Boy… am I happy that I read this book about biphasic sleep. I think that it’s going—no, it is already!—to change my life. Ah, and I’d also like to report that, today at least, I feel a surge of well-being. I can’t unequivocally say that it’s from the bihpasic sleep, but I think that’d be a fair bet! :)



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About David Askaripour

I've been thinking about life, existence, and truth for as long as I could remember. When I was about 7 I remember getting a headache trying to figure out who created God...and if someone created him, then who create him? I love investigating and testing, taking nothing for truth that outside my direct experience. At the age of 12, I started my own candy selling business; it grew so large that the principal ended up closing me down (but that was just the beginning...) Through my videos and articles, I share my journey with the world.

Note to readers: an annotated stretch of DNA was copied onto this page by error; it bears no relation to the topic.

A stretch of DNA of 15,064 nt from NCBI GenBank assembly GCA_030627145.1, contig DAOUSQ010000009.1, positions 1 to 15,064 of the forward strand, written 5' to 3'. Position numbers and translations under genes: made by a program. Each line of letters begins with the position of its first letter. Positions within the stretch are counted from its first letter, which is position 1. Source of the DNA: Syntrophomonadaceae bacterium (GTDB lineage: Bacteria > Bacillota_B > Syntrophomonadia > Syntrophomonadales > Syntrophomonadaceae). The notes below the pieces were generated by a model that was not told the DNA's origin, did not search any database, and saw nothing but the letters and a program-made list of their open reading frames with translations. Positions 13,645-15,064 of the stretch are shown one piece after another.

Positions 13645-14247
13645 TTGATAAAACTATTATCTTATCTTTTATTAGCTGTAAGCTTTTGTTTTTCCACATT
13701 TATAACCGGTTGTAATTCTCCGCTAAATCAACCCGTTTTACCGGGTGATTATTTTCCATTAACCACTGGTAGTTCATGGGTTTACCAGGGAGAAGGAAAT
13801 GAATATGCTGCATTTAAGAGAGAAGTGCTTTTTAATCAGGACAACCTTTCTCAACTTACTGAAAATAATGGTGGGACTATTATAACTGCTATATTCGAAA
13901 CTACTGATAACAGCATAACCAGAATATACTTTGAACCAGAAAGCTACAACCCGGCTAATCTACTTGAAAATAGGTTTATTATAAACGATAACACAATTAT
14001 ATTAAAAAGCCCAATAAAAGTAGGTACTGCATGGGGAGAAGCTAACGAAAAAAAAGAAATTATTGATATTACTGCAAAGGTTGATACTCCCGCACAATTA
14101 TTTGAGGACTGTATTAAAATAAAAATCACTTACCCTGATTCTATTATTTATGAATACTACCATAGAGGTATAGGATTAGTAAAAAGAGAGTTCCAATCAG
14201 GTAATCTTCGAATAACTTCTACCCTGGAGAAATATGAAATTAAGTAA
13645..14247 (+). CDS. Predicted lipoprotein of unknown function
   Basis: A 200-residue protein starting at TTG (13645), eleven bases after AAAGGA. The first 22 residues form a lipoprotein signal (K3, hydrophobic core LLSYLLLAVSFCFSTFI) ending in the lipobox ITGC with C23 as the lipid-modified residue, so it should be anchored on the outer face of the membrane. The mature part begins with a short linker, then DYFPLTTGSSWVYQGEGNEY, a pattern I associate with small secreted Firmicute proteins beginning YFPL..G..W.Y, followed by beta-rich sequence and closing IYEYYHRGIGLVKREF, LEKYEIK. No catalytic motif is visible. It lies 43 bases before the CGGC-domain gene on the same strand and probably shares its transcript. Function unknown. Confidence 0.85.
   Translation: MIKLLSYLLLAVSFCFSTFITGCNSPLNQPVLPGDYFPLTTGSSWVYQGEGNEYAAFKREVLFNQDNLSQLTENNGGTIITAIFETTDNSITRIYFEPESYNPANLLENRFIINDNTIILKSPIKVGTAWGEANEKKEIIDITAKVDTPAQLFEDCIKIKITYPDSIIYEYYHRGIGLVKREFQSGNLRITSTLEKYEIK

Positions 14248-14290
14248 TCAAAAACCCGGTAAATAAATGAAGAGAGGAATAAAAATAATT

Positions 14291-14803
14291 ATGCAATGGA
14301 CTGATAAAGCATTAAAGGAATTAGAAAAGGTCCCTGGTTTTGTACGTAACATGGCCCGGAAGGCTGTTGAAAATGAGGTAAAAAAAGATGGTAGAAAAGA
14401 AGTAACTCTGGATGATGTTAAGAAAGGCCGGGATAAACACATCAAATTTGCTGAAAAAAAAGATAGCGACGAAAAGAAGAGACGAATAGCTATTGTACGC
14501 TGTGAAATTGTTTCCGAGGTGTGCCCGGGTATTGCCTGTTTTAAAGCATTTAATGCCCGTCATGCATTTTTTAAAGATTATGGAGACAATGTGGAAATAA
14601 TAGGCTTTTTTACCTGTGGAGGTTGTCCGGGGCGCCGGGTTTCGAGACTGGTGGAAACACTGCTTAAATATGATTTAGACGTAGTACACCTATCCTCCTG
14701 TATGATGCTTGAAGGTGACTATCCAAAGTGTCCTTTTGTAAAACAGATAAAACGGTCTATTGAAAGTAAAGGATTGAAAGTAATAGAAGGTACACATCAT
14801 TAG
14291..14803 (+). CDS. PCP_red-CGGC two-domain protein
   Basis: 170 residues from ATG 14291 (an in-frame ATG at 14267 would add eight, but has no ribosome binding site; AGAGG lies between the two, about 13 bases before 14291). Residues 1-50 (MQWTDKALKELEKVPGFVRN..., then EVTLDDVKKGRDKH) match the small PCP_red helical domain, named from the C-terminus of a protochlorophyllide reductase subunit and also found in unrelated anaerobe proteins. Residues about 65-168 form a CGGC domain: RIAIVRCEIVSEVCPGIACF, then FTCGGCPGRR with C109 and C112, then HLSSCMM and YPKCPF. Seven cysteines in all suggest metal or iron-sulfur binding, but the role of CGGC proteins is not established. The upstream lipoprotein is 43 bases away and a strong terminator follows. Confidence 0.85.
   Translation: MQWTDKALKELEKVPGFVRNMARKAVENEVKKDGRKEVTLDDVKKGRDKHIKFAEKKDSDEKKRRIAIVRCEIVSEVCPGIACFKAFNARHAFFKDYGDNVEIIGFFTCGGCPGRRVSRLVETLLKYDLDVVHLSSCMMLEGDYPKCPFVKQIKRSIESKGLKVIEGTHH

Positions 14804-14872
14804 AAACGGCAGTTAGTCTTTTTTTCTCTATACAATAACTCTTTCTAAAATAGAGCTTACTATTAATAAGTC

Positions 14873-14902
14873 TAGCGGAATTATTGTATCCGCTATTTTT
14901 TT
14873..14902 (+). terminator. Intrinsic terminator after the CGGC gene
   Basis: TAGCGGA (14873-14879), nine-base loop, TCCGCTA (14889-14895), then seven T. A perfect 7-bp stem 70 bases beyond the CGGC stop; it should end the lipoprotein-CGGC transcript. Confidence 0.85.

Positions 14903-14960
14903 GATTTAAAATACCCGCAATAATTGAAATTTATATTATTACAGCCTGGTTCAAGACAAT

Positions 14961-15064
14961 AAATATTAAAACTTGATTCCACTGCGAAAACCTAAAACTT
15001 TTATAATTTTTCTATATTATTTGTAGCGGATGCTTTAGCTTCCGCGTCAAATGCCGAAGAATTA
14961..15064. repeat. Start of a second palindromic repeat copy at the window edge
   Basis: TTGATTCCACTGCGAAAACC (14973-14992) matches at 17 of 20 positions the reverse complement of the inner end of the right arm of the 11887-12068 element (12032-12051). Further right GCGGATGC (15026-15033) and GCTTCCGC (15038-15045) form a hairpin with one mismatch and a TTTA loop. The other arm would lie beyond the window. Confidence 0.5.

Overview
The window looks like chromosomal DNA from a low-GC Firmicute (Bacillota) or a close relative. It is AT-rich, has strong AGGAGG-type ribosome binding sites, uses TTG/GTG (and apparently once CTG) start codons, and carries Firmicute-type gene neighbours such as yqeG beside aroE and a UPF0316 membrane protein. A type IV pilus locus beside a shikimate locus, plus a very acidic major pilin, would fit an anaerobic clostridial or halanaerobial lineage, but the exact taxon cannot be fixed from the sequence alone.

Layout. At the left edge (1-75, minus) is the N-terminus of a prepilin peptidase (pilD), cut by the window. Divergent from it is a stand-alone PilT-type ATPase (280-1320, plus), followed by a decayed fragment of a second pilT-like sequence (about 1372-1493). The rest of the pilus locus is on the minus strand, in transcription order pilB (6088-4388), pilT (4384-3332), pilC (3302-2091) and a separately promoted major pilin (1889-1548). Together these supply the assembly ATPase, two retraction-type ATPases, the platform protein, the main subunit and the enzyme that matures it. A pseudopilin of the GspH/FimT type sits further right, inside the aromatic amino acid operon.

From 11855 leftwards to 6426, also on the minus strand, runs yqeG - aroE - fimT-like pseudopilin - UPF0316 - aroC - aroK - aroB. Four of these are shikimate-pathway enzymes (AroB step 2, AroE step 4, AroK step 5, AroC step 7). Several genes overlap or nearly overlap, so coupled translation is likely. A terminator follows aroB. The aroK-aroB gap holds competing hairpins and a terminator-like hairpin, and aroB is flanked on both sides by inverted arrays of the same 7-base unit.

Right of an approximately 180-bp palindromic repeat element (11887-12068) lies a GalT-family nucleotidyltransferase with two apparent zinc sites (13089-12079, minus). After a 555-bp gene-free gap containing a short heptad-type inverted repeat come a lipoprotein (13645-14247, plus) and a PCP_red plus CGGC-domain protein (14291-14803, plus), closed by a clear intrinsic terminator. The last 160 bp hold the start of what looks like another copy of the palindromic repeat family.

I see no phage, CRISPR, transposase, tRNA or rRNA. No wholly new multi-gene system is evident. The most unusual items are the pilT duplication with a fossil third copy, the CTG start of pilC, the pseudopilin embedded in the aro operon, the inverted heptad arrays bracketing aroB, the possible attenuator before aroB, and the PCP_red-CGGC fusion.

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2 Responses to Biphasic Sleep Keeps Me Like a Well Oiled Gear, Always Up and Running

  1. Pngwn August 3, 2011 at 9:59 pm #

    The dizziness that you feel is most likely due to the laying down, not the sleeping itself. When people faint, it is due to the brain not getting enough blood. Falling corrects the action by making the head level with the heart.

    So…. when your head is level with your heart for an hour and a half (laying down), and then it becomes elevated (when you get up), you feel dizzy. The reason being, that your head had become accustomed to a certain amount of blood, and it loses some as you stand up. This doesn’t happen in the morning simply because your brain is too busy with other waking up functions to notice.

    I have low blood, so it happens pretty much every time I go from laying down to standing (and my vision goes grey for a second or two).

  2. Stuart July 18, 2012 at 8:19 am #

    “In fact, I thought that I was high…as if I smoked a joint of some dope weed!”
    That’s a funny sentence.
    Anyway, I’m intrigued. I’ve been a napper all my life.

    Thanks for the story.